Congressional districts will be redrawn in almost every state in the country, and most seasoned politicians are waiting to see where the district lines fall before committing to run for Congress. It is clear already, though, that in states where seats will be lost because of population declines, some of the strongest feminist advocates in Congress are in danger of being shifted into districts where they will have to run against other incumbents.

NOW PAC is closely watching Lynn Rivers’ seat in Michigan, where some redistricting proposals would pit her against another powerful Democratic member, John Dingell, who has voted to restrict minors’ access to abortion and supported abortion procedure bans. In Wisconsin, the legislature may erode Tammy Baldwin’s strength by redrawing the lines of her district and possibly forcing her into an election battle with another incumbent. In Pennsylvania, which is slated to lose two seats, the redistricting process is controlled entirely by the Republicans, who are aiming to reduce Democratic representation.

Several strong feminist leaders are looking at U.S. Senate races in 2002. Jeanne Shaheen, elected the first woman Governor of New Hampshire with the strong support of New Hampshire NOW, is poised to challenge right-wing extremist Senator Bob Smith. Elaine Marshall, who had significant backing from North Carolina NOW in her election as the first woman Secretary of State, will seek to unseat feminist foe Senator Jesse Helms.

In New Mexico, conservative powerhouse Senator Pete Domenici may be facing FCC Commissioner Gloria Tristani, the first woman elected to the state Corporation Commission, with the unwavering support of New Mexico NOW.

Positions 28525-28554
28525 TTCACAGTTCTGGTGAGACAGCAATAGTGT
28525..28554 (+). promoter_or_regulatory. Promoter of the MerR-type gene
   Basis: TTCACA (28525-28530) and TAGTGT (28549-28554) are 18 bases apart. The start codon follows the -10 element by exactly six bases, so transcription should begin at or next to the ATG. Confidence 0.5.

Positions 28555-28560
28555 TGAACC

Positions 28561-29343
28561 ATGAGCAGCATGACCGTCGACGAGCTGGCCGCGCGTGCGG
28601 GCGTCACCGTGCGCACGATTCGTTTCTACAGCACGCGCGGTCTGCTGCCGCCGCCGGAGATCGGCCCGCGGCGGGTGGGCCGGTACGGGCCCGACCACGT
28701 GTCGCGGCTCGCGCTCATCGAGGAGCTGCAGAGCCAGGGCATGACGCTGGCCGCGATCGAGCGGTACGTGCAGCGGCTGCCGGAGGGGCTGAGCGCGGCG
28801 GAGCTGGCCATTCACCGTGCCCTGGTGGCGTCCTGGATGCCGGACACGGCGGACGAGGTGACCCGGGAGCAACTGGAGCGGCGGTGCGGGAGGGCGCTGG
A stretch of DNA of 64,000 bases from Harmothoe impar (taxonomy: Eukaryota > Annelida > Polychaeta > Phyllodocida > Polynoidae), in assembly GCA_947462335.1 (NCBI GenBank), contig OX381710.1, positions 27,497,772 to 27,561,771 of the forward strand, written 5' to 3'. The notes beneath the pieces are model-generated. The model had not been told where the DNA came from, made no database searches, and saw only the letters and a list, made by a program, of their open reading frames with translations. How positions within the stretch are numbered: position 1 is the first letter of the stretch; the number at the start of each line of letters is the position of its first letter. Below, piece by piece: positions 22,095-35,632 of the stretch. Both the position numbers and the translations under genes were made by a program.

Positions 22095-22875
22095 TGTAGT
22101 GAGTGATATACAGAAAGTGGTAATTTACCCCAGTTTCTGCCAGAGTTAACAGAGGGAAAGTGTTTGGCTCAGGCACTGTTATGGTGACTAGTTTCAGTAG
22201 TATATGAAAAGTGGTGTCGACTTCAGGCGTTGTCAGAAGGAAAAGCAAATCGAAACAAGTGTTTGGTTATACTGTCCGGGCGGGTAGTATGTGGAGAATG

NOW PAC Needs Your Help to Win

These races promise to be exciting, and NOW PAC Political Institute graduates are already on the ground and ready to organize the women’s rights vote in their states.

To protect feminist incumbents, send them reinforcements, and make 2002 truly a “year of the woman,” NOW PAC needs the support of all NOW members. A contribution to NOW PAC is a small investment in the future of women. With “W” in the White House, holding the power to nominate right-wing Supreme Court Justices and promulgate executive orders, none of women’s rights are safe. Feminists must have a strong Congress to stand up against attempts to limit women’s progress.

A monthly contribution will assure us of a predictable cash flow and therefore strengthen NOW PAC’s ability to construct and carry out a strategic plan, as well as to react quickly to unexpected electoral challenges. A one-time gift will enable the PAC to identify potential challenges and send immediate help to friends in Congress who need early money. Help send a signal to the right-wing that feminists have just begun to fight!